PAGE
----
The (Not) To-Do List of Genealogy

During the start of the New Year, many genealogists are making a list of the things they want to accomplish in 2011.  For example, many people are resolving to scan their documents, interview more relatives, etc.  But what things should you promise not to do?  Here is my list of things I vow to not do in 2011.

(Warning to the grammar police: This posts contains a lot of double negatives)

  1. I Vow to Never Not Cite Your Sources.  Source citations, while incredibly important, do require a moment to write down.  When in the heat of the chase, you don’t want to take that moment to write down the source citation.  You promise yourself you’ll write it down later.  But then you forget.  And before you know it you’ve completely forgot about the source citation.  The next time you look at your notes you scratch your head as you wonder where this information came from.  Which is why you should always cite your sources – even if it takes you a minute.
  2. I Vow to Never Not Record Family Stories. When we begin doing research, we often take the stories and wisdom of our older relatives for granted.  We jump into researching in libraries and on websites but drag our feet when it comes to interviewing our relatives.  Once it is too late, we regret not asking these questions and not writing them down.  Once it is too late, we’ve often lost invaluable details to our family stories.  The biggest regret of my life is not recording the stories and memories my Mom shared with me.  I lost my chance with her.  But I’ve learned my lesson and now I do my best to record the stories I hear from family members.
  3. I Vow to Never Not Use a Research Log/Calendar. Research logs require a bit of extra time to write out the places you’ve checked for records and the places you plan to check for records.  But at the same time, research logs provide a road map of where you’ve been and help you plan for where to go next.  They keep you from visiting the same places twice.  They save you time and money in the long run.  So I vow to faithfully use a research log.

What things are you vowing to not do in 2011?  I’d love to hear it!

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7 responses to “The (Not) To-Do List of Genealogy

  1. Pingback: Tweets that mention The (Not) To-Do List of Genealogy | Elyse's Genealogy Blog --

  2. Great post! Not sure I have anything to add to your three – except vowing not to not put things back where I found them. I’m the world’s worst at pulling pictures, files, books out when writing and then letting them pile up by my desk. But that’s a small thing next to the vital points you made.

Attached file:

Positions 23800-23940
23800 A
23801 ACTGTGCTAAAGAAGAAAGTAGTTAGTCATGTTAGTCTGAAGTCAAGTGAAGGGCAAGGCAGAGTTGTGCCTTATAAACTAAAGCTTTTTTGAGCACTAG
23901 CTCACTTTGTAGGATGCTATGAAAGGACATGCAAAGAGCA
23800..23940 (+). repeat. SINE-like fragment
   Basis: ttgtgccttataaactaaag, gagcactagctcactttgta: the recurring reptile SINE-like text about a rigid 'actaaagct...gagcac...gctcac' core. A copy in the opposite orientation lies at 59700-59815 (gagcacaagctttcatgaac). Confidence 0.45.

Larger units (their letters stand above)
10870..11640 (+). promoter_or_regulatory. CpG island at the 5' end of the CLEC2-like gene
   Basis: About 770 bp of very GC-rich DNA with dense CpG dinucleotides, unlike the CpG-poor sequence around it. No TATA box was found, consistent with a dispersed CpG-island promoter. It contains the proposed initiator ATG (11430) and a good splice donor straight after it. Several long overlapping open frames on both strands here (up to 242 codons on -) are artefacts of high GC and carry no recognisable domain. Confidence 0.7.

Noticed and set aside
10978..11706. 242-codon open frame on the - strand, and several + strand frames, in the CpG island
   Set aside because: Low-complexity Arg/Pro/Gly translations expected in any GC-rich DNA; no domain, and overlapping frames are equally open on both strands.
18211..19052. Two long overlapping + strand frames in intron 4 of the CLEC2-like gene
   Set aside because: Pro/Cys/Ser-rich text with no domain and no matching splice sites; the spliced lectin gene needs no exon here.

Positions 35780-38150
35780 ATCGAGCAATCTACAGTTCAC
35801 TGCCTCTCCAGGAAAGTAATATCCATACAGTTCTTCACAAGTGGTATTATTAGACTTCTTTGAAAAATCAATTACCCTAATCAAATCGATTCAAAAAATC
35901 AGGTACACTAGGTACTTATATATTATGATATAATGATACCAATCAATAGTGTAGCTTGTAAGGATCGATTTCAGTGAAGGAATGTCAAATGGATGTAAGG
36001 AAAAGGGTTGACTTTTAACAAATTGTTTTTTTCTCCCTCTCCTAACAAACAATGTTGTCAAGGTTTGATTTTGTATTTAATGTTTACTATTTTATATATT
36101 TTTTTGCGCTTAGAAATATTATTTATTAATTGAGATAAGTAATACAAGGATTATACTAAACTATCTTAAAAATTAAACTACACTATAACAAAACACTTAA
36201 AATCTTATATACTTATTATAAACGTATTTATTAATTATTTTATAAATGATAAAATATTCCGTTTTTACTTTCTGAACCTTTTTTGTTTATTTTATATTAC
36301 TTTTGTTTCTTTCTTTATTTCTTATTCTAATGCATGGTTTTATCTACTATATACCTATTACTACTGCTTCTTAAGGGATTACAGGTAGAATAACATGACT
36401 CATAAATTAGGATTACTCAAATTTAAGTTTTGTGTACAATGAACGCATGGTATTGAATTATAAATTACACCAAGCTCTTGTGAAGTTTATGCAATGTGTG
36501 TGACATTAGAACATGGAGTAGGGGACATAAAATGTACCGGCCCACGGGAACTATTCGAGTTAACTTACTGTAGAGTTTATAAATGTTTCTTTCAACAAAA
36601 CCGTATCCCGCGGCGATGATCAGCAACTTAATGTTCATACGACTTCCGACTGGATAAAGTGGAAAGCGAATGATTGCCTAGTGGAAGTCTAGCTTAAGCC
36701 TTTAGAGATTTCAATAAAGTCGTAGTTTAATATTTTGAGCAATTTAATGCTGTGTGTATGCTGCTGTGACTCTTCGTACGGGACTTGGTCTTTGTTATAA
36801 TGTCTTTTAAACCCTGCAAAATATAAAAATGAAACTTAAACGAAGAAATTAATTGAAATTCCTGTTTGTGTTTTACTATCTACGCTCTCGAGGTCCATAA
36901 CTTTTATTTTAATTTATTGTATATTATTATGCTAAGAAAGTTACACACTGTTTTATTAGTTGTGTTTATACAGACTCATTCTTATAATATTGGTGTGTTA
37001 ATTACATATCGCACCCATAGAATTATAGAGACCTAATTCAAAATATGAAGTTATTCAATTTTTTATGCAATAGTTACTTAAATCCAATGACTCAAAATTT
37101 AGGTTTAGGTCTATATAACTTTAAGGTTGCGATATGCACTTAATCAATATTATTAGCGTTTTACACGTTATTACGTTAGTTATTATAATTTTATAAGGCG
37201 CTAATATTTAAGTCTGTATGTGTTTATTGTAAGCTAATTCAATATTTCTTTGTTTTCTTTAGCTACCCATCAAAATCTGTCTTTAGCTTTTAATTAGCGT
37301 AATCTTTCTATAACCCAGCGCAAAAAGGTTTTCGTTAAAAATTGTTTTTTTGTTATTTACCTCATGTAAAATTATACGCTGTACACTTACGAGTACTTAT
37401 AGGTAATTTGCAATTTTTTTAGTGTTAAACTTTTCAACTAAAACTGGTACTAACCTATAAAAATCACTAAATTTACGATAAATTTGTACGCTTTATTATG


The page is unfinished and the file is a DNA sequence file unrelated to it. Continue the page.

3. I so need to subscribe to number 3. *cringes* I’m very good at citing my sources and am always pulling stories out of my elder relatives and writing them down. But a research log, yeah, not very faithful about keeping that. Good resolution for 2011!

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  5. Hi Elyse!

    I have to add this one:

    I vow to never just save a URL for later, especially if it contains contact information for someone I want to email for more information on a relative. I recently went through some older URL’s and found that a few of them I had saved were discussion board posts from a man named “Roger Smith” who was looking for descendants of David Williams (my 5th great-grandfather). I should have emailed/mailed him long ago, but by the time I did, I learned he had passed in 2004. He was the ONLY real direct descendant I have found for this line and it bums me out he is not around to ask questions to. I know he had compiled quite a bit of information on this line, based upon his online posts ranging from 1997-2000.

    So my recommendation is to make sure to record contact information and avoid waiting until later to make contact.

    I now have somewhat of a system for my online research. In the past I saved URL’s containing data (USGenWeb for example)and over the years, some of them have moved or are no longer available. I recently went through all of my saved URL’s and made a log of this research. I created a research log (using Access) specifically for my online research (since it is quite different than any on site searching). This helps me to keep track of sites that contain images/records (such as Google Books), discussion board posts, online trees, etc. I can note whether or not I have already printed any relevant content or images, etc. and make notes about what I found there. I have also made a vow to name my URL’s properly when saving them, instead of saving them and wondering later what in the world the link is going to take me to.

    So, I am hoping that 2011 will be much more organized for me and my genealogy research, whether online or on-site :) I still have tons of things I want to go over and double-triple check, but so far, so good!

    Angelique´s last blog post ..Strange Genealogy Find- “…something for nothing”

  6. Wow! Those double negatives kinda gave me a headache to read.”wait, is she saying she WILL or WON’T do it?”. But good post, and I agree with the points.
    Mark´s last blog post ..Which is the Best Online Family Tree Software

    • Mark – I know that double negatives are intense, I can just picture my grammar teacher rolling over in her grave. But thats why I put the warning on the top of the post.

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